Some people watched the Super Bowl last Sunday and felt all too often reminded of how abnormal a year it is, with coaches and players wearing masks on the sidelines, a third of the normal crowd in the stands, and celebrations of healthcare workers on the frontlines fighting COVID. Other insufferable pandemic scolds wanted more misery porn and complained that the event was too “normal.”
Epidemiologist, I mean, “chief TV critic” Caroline Framke, formerly of Vox natch, whined from her liberal bubble in Brooklyn that “The Super Bowl Shouldn’t Have Looked That Normal” in Variety.
Framke expected “to see a sports event as typically hyperbolic as the Super Bowl brought down to a simmer Amid Pandemic." Instead:
The reality of the event was almost stranger than the strangeness I’d expected. Instead of making obvious changes to reflect the fact that the entire country is in some version of lockdown while half a million people have died, the Super Bowl seemed to unfold basically the same as it would have in any other year. The stands of Raymond James Stadium appeared to be packed, thanks to a combination of cardboard cutouts and the more than 20,000(!) people who had traveled there to attend. While 7500 were reportedly vaccinated healthcare workers and masks were required, the visual of a crowded stadium was nonetheless strikingly normal in a year that’s anything but.
Of course, 22,000 fans were spread out over an outdoor stadium that holds up to 75,000. When someone pointed this out to her on Twitter she responded, “To head this rebuttal off: the piece is about the message the visual of normalcy sends, but also, let's go ahead and consider the ample evidence that 20,000 people traveling during a pandemic to attend an event might be less than ideal.” Ah, I see, it’s not about any actual science or facts (when tens of thousands, maybe more, traveled during a pandemic to protest for Black Lives Matter last summer this wasn’t a problem), it’s about “the message the visual of normalcy sends.” Yeah, wouldn’t want to give anyone any hope that we can get through this.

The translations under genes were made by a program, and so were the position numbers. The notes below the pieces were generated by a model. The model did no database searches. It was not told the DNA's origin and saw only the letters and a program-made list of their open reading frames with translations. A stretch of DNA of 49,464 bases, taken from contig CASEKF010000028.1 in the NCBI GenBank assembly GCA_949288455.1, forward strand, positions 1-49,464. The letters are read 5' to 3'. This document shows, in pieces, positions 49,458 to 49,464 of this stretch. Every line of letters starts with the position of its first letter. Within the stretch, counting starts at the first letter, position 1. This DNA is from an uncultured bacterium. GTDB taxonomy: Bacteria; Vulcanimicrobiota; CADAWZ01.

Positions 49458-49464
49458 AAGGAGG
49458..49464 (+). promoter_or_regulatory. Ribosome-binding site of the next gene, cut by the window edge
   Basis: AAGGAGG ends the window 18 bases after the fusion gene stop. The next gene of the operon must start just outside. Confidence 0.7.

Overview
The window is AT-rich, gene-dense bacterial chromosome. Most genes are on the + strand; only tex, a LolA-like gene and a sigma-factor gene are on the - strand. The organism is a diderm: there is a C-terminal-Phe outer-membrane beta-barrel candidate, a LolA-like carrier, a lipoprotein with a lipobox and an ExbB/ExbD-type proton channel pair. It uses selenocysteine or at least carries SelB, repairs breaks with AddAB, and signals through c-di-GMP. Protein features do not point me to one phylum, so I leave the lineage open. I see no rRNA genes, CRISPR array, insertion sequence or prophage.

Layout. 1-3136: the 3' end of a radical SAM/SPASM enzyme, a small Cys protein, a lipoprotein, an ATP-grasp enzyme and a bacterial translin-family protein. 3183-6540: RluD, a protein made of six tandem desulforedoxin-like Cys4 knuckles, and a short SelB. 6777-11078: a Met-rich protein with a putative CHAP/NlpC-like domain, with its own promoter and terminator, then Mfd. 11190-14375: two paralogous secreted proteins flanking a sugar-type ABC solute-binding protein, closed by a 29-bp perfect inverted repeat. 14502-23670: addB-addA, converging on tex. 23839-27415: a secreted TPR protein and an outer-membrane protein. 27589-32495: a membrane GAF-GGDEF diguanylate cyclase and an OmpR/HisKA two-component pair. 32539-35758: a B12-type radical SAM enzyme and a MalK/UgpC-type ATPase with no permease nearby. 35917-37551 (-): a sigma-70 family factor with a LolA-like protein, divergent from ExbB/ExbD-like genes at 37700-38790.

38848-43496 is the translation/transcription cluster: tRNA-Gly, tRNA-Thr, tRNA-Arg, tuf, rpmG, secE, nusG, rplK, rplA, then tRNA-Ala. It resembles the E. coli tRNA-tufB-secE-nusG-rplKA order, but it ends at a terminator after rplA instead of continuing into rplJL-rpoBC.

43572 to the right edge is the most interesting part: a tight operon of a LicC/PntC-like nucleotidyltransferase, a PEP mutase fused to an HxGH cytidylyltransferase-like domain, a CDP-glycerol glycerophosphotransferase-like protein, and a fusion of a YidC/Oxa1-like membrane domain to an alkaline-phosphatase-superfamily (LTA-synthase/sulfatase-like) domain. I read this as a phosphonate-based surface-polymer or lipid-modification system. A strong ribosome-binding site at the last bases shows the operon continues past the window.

And let’s not forget, this was the first Super Bowl in history to take place in the home stadium of one of the teams playing, so travel was even more limited than usual. And at least a third of the audience was vaccinated. But, no matter, it’s the visual and it's dangerous!
Further destroying any possible credibility a Brooklynite tv critic might have had left when discussing sports, Framke actually began a sentence in her piece with: “After months of watching European soccer...” Could she be any more of an elitist cliché? Anyway, she said European soccer “features fake crowd noise and has only sporadically allowed smaller crowds when local lockdowns permit.” If she had instead been watching months of American football, she would know that’s been the case for the NFL the whole season, too. Even her former employer Vox approvingly wrote about the success of the NFL’s COVID protocols. Again, facts don't matter.
She was even more hysterical on Twitter, tweeting, “Last year, we watched Liverpool win their first Premier League championship in 30 years inside an empty stadium. This year, we watched the Bucs win The Super Bowl in front of 20,000+ people. In between, the virus has only gotten worse. America is broken!”
In Variety, Framke continued to bemoan the visual, despite the reality: “there’s something perfectly, metaphorically fitting about the fact that the Super Bowl looked about the same as always — until you zoomed in to see the truer picture of people shivering in masks.” (Shivering? Once again, she brings her arrogant, uninformed New York City assumptions to Tampa where the weather was in the 60s and people were wearing short sleeves.)
Instead of appreciating all the steps that were taken to try to safely present as normal a Super Bowl as possible or admiring the human ingenuity that went into pulling it off during a once-in-a-lifetime pandemic, apparently, she would have preferred more misery on display because Ms. Sunshine pouted, “nothing’s the same, it’s not okay, and pretending otherwise isn’t going to be what gets us through it.”
Almost one year out and the pandemic scolds still don’t want us to have any hope of normalcy lest it inspire us to live our lives.